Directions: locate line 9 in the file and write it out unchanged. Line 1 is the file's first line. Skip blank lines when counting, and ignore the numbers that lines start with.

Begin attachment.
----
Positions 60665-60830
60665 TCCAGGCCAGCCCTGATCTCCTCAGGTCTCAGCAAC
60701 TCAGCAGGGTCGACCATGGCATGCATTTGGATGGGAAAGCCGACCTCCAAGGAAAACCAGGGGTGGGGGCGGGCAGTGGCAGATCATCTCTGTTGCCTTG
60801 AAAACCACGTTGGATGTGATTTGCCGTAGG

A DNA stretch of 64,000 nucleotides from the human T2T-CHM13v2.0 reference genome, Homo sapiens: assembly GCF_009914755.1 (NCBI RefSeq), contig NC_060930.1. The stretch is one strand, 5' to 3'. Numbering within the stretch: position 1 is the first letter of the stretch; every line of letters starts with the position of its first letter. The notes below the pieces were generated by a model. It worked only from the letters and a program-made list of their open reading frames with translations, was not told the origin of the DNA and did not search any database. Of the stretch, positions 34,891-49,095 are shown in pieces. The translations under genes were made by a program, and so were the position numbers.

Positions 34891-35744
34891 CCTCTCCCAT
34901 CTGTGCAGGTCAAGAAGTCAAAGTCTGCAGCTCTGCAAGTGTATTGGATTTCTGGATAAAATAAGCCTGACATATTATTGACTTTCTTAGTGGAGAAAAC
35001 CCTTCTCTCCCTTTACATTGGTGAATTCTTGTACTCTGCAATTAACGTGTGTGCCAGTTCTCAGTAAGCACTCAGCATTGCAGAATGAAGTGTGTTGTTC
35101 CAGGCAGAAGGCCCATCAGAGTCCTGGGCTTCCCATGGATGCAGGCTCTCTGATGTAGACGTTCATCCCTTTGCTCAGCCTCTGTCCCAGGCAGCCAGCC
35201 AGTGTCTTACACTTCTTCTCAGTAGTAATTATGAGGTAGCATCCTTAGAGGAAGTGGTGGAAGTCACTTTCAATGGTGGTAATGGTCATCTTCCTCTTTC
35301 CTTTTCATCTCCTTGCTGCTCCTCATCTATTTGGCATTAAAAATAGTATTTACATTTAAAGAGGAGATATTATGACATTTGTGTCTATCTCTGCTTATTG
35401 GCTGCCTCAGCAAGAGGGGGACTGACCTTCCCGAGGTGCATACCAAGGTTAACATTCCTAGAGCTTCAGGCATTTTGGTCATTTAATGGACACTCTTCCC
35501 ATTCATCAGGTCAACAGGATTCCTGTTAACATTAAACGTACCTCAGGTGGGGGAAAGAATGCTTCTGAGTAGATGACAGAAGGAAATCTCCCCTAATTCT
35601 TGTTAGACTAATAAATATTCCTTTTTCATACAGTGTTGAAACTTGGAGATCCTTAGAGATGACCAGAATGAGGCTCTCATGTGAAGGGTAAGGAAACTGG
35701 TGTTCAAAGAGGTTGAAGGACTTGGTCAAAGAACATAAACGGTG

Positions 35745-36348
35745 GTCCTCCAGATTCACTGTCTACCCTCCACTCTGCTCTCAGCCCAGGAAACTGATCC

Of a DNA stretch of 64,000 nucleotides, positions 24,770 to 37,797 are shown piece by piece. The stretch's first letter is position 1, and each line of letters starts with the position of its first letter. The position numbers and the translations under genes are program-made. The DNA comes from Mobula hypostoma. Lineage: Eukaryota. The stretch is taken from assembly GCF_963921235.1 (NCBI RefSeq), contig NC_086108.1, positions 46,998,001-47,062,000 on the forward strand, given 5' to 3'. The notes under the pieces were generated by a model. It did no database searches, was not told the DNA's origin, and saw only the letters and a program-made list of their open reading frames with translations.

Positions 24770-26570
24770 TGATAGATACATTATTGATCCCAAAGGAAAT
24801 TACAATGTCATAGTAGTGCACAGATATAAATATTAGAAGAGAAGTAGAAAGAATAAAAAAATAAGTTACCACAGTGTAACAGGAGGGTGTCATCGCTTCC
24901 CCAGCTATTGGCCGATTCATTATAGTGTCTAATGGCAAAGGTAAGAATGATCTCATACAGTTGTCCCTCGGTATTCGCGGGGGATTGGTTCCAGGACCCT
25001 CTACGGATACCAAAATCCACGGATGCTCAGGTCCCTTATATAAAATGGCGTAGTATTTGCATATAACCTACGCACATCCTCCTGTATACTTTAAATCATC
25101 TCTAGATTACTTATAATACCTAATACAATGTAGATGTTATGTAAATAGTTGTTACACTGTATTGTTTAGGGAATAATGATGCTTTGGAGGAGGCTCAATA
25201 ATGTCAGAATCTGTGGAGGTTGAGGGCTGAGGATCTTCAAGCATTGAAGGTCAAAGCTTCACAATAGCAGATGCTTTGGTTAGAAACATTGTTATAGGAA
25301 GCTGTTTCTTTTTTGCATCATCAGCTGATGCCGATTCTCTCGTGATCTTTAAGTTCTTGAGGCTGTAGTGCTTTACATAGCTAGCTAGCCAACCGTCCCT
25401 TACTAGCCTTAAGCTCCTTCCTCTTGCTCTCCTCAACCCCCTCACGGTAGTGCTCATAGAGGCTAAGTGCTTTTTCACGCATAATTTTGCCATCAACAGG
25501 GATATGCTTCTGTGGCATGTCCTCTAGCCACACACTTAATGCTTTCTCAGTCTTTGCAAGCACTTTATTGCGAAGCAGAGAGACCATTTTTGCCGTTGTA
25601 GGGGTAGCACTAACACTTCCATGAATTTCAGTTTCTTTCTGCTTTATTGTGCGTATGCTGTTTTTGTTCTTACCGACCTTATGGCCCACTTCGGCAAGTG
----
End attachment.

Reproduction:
35001 CCTTCTCTCCCTTTACATTGGTGAATTCTTGTACTCTGCAATTAACGTGTGTGCCAGTTCTCAGTAAGCACTCAGCATTGCAGAATGAAGTGTGTTGTTC